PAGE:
Earthquakes
1989 Loma Prieta Earthquake
1989 Loma Prieta Earthquake

Nearly all of San Francisco’s people, residences, and essential facilities and infrastructure are located within the very violent and violent shaking intensity hazard areas for a large magnitude earthquake on both the San Andreas and Hayward Faults. Because the risk of a major earthquake is imminent and the potential damage significant, San Francisco is constantly seeking new ways to protect our homes, businesses, and people from seismic risks. 

A major component of this effort is the Earthquake Safety Implementation Program (ESIP), a comprehensive plan of 50 tasks that grew out of the Community Action Plan for Seismic Safety (CAPSS) to address the City’s most pressing seismic risks in partnership with our communities. Priority ESIP tasks currently underway include the implementation of the Façade Maintenance Ordinance passed in 2016, the Soft Story Retrofit Program, and the Private School Earthquake Safety Program.

The Office of Resilience and Capital Planning aims to understand how our infrastructure is likely to respond to earthquakes and how to shore up vulnerable assets before a major event occurs. The primary tools for such analysis include the HAZUS Earthquake Loss Estimation Study Seismic Hazard Ratings, and the Building Occupancy Resumption Program, as well as the work of the Lifelines Council and the Infrastructure Branch Working Group. 

The HAZUS Earthquake Loss Estimation Study is a standardized analysis developed by FEMA that uses geographic information systems data along with local facility and economic impact data to estimate the physical and economic impacts for specific earthquake scenarios. San Francisco is the first known municipality to have applied the HAZUS methodology at the individual building level, run first in 2013 and recently updated for 2017. The results from the most recent HAZUS analysis are shown in Table 4.1 and shown in the accompanying HAZUS map.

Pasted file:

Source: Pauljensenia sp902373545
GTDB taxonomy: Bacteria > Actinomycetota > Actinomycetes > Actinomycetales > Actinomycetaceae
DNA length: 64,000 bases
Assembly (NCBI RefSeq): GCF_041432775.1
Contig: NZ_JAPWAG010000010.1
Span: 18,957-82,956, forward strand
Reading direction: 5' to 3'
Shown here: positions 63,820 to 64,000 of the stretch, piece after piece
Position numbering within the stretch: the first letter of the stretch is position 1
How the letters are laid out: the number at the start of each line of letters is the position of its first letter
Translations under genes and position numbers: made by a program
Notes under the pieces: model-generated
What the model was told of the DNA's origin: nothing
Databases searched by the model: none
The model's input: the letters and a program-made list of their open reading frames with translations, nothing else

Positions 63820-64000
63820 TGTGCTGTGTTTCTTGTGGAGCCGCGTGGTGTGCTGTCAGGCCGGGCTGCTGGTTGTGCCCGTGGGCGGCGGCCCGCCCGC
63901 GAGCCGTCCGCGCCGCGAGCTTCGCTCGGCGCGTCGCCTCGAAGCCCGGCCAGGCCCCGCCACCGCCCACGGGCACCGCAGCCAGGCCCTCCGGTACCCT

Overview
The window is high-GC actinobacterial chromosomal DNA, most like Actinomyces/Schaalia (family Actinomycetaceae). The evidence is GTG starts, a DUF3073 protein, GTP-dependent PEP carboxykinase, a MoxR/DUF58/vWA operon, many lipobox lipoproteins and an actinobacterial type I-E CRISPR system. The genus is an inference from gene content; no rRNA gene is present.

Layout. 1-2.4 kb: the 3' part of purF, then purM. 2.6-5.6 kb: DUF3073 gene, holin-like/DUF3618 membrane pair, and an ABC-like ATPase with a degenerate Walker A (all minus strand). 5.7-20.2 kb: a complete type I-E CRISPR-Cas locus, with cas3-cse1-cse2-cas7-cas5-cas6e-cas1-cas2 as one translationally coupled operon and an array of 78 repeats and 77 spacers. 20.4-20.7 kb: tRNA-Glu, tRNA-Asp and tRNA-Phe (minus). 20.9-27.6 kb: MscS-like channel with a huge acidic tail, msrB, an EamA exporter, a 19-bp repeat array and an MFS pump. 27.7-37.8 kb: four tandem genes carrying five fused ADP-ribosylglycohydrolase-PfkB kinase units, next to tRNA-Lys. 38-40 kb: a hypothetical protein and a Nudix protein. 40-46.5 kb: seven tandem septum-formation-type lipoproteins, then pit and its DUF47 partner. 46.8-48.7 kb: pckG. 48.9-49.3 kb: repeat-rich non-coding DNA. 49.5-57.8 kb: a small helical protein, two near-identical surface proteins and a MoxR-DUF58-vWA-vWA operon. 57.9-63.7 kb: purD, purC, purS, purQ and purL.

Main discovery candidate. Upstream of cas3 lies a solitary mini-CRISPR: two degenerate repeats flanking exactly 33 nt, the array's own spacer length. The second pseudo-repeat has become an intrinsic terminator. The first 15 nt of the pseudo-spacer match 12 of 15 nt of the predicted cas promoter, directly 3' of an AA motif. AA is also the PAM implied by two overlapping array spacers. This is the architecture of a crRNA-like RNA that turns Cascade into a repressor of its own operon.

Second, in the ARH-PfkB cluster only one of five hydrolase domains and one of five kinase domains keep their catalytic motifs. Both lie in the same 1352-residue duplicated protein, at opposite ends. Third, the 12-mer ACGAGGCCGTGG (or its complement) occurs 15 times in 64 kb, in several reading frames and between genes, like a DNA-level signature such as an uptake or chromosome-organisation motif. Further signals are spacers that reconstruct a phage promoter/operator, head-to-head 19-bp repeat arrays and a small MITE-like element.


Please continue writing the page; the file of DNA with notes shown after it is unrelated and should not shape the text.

Table 4.1

HAZUS Results (239 Buildings) 

(Dollars in Millions) 

Hayward 

M6.9 

San Andreas 

M6.5 

San Andreas 

M7.2 

San Andreas 

M7.9 

Structural Damage 

107.2 

133.4 

212.3 

353.1 

Non-Structural Damage 

398.3 

545.4 

859.7 

1,489.3 

Subtotal, Building Damage 

505.5 

678.8 

1,072.0 

1,842.4 

Content Damage 

130.1 

426.7 

523.6 

714.3 

Operational Losses (Rent, Relocation, and Lost Income) 

154.8 

191.9 

314.7 

527.2 

Total Economic Impact 

790.4 

1,297.3 

1,910.3 

3,083.8 

HAZUS Map
HAZUS Map

Seismic Hazard Ratings (SHRs) were first developed in San Francisco in 1992 and are used to assess risk and prioritize seismic-strengthening capital improvements for over 200 public buildings. Buildings are rated on a scale from one (best) to four (worst). At present the City has addressed nearly all of the buildings identified as SHR4, with the exceptions of 101 Grove Street and Kezar Pavillion, and many of those rated SHR3. Updating the ratings is important for the future prioritization of seismically vulnerable structures. 

Results from the HAZUS analysis and SHRs contain important information about the relative seismic risks and potential impacts to City facilities. Prior to the next Capital Plan update, the Office of Resilience and Capital Planning will work with the Capital Planning Committee to develop policies that incorporate this information into project planning and program development.